Why software-driven verification is rising to prominence?

|April 27, 2016 0

Chi-Ping Hsu

The system and semiconductor worlds are facing a transition.

Some system companies are doing their own semiconductor design. In fact, it is notable that all the leading smartphone companies design their own application processors.



At the same time, semiconductor companies have to create a large part of the software stack for each system on chip (SoC) since the software and silicon are intimately related. Both these trends mean that software and the SoC need to be designed in parallel.

Software represents the greatest cost and also the biggest bottleneck in SoC design. And, SoCs play an increasingly important role in many electronic systems. So it has become vital to ensure that every part of the system—from chip to package to board—is optimized and verified.

For example, an SoC intended for a smartphone has to run Android (with only one obvious exception). It doesn’t matter whether it is a smartphone company that is designing its own chips or an SoC company that sells standard products to other manufacturers. The requirements are very similar in either case, and Android simply has to run on the chip.

No company designing such a chip is going to tape out the design without first running the Android binary on a model of the chip. This is not just to ensure that the software runs. Other major characteristics, such as the effectiveness of the SoC power architecture or the thermal effects in different modes (making a call, playing a game, listening to an MP3 file) need to be measured, too. This is software-driven hardware verification.

It is not a surprise that system companies that do their own semiconductor design still have more software engineers than semiconductor designers. But the same is true of semiconductor companies that do SoC designs—they, too, have more software engineers than semiconductor designers.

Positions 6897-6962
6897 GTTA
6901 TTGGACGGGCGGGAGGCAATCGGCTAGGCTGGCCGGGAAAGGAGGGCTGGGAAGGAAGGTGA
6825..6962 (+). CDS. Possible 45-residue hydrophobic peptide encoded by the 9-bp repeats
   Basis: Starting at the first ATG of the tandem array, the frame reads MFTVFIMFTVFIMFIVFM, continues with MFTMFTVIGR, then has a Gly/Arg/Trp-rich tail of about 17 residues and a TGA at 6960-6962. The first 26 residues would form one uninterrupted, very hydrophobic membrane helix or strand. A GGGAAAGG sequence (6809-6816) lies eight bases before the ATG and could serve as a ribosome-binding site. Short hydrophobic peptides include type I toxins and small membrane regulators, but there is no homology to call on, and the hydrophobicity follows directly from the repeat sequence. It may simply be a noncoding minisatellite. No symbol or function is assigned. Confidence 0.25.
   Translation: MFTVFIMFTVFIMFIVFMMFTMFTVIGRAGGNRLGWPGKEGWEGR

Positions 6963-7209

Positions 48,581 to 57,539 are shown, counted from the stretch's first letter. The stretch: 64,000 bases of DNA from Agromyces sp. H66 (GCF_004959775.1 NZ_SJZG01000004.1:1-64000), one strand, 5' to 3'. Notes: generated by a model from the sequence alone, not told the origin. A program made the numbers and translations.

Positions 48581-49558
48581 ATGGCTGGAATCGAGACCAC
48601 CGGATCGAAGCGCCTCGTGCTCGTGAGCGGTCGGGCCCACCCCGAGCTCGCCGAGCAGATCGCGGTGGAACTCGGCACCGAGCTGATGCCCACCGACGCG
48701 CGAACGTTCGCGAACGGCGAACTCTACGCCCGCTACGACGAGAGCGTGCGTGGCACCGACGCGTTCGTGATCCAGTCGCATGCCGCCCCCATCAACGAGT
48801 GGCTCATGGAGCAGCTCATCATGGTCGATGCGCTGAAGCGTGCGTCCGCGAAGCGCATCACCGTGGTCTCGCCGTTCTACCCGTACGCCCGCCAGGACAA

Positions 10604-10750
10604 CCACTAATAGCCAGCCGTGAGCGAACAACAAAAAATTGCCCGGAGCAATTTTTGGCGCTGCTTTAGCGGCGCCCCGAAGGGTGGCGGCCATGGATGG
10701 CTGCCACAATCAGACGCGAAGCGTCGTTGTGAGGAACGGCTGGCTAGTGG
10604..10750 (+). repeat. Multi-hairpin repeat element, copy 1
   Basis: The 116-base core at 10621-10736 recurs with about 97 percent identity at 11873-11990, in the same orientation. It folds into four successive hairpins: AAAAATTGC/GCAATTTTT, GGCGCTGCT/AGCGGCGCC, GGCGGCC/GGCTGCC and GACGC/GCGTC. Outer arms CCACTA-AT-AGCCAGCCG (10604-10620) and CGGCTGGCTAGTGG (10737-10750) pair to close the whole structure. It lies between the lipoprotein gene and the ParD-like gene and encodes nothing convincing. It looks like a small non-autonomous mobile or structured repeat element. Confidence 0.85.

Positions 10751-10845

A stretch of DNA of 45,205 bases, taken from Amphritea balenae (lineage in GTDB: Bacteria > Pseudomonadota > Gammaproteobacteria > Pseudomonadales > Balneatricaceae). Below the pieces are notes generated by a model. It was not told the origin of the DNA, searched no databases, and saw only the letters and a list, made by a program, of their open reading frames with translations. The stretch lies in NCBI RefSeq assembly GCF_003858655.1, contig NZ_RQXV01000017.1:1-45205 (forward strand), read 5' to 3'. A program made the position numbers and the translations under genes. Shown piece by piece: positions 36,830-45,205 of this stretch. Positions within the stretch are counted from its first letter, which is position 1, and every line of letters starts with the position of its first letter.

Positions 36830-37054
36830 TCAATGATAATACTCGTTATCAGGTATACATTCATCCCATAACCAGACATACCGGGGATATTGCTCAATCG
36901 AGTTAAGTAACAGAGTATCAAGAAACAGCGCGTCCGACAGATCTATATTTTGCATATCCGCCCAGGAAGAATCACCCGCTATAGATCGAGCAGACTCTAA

Addressing Verification Challenges

Verification always requires a multi-faceted approach. Software-driven hardware verification, in fact, can only be used relatively late in the design cycle when enough of the design has been completed for the software to run.

Earlier, at the block level, verification can be done with simulation and verification IP (VIP), or with formal techniques, or even with FPGA prototyping. But, ultimately, when the design is approaching tapeout and most of the blocks exist, then the software needs to be run.

However, there is a major challenge. Booting Android, let alone running any application software once it is booted, requires billions of vectors. The SoC on which the software has to run may itself consist of billions of gates. This makes verification very time-consuming and complex, but it has to be done.

The cost in terms of both schedule and dollars is far too great to risk taping out an SoC where all the blocks have been verified but the ultimate system verification of running the software has not been done.

There are two key technologies for software-driven hardware verification:

The first is emulation. Emulators are relatively expensive—but they provide the value sought in terms of efficient and effective software-driven hardware verification. Over the years, we saw that emulation could sometimes be the weak link because of the lack of flexibility and the difficulty of getting a design into the system. Ten years ago, this could have taken literally months, but now the landscape is different. Emulation tools can now accept anything that RTL simulation can accept and compile it extremely fast in a matter of minutes and hours.

The second key technology is virtual platform technology. This allows code written for one microprocessor to be run on a normal architecture core. The binary of the software load runs on a “model” of the processor.

The combination of emulation and the virtual platform working together is called hybrid emulation. The code binary (Android, let’s say) runs on the virtual platform, and the rest of the design can be compiled from RTL and then run on the emulation platform. The two parts are automatically linked together so that the processor can communicate with the rest of the chip.

Software-based verification is not new, of course. But 2016 is going to be the year where it becomes more important. Since the software component of a system grows rapidly, so does the requirement for ensuring that the SoC runs all pre-existing software before it is available.

The author is SVP & chief strategy officer for EDA products and technologies at Cadence Design Systems

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